July 09, 2020
Kintsugi is the ancient Japanese art of seeking beauty from imperfections by mending broken ceramics with gold lacquer. Artist Glen Martin Taylor has taken this one step further by incorporating an array of unusual found objects with broken porcelain pieces, some of which carry strong personal emotional significance.
China plates from the artist's grandmother were broken up, the missing pieces replaced by barbed wire and rusty chains, resulting in objects which look delicate and menacing at the same time. In another series discarded baby shoes are bound tightly to pieces of broken porcelain, adding a large dose of melancholy. Other unexpected found objects used include nails, cutlery and old newspapers.
These objects may have not have been "repaired" in the conventional sense, but their lost functionality has certainly been more than made up for by their spellbinding beauty and emotional impact.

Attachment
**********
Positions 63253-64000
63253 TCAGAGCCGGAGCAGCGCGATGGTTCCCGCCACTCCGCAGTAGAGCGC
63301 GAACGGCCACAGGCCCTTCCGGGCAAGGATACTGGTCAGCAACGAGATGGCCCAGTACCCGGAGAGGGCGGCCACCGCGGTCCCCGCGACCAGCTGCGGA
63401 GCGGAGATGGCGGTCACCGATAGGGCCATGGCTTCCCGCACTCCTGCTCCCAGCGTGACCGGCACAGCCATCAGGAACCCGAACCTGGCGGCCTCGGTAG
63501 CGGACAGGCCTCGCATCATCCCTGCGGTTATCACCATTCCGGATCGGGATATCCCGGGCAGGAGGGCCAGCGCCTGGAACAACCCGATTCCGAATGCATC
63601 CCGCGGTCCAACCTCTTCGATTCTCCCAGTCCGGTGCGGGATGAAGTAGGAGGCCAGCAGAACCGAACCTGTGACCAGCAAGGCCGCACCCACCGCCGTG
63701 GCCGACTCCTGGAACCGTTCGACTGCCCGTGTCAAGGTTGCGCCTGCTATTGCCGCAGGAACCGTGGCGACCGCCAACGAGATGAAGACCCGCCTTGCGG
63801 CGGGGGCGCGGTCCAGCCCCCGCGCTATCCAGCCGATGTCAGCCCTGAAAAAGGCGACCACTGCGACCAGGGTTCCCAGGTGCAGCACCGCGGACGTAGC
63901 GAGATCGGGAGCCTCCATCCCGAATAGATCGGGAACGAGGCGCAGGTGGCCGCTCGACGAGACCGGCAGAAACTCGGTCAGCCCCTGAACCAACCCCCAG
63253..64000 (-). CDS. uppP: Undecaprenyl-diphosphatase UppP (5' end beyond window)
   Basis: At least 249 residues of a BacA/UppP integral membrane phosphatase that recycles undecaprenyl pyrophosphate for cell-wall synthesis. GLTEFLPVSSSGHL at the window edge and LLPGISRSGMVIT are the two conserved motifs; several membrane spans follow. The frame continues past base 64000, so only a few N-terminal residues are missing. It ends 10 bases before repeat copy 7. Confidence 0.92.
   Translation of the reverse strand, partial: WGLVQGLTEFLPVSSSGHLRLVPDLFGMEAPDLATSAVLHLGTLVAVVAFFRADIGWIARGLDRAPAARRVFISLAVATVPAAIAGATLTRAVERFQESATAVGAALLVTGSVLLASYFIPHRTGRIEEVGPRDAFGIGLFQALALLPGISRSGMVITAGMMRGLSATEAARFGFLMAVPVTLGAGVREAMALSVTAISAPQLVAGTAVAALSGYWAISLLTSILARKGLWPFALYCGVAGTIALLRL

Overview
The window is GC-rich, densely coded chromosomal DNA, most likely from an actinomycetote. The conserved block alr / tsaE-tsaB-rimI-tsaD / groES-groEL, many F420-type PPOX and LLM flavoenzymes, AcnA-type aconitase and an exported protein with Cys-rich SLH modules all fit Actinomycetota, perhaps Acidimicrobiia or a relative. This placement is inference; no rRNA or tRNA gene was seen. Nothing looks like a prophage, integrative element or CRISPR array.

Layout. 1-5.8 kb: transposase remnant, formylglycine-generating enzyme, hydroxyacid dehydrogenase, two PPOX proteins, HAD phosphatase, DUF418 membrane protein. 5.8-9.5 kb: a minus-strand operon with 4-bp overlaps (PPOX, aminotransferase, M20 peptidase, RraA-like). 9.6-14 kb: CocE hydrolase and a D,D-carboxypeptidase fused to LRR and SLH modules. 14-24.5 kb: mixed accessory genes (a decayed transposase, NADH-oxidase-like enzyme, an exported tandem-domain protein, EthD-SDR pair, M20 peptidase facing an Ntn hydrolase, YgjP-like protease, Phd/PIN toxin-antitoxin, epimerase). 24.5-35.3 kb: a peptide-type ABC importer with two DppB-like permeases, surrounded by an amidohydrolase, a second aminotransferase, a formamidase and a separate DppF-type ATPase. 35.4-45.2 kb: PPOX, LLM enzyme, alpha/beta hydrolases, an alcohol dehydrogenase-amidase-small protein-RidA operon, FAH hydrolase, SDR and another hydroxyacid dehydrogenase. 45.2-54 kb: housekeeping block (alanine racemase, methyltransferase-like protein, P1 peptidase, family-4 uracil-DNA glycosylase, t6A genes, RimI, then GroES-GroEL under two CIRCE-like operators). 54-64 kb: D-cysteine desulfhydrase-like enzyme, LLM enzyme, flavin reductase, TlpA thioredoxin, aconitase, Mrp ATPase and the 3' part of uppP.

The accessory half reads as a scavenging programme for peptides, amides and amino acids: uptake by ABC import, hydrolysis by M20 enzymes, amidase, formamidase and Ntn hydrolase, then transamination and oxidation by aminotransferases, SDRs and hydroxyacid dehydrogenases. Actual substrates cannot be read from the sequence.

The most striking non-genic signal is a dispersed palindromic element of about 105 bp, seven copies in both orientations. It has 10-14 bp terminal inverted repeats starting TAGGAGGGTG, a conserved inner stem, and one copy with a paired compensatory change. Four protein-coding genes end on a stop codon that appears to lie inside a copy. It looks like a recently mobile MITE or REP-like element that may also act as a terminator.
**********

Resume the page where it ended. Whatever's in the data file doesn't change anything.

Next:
May 10, 2021
Connecticut-based artist Fabian Oefner is preoccupied with the boundary between space, time and reality. He is also in possession of a very sharp cutting device, which he uses to slice everyday objects into bits and pieces.
March 01, 2019
Rone is a Melbourne street artist best known for his haunting images of stylised women's faces, which always seem to project an air of wistful melancholy. His latest project, Empire, amplifies this into a deeply immersive experience which promises to evoke profound emotions.
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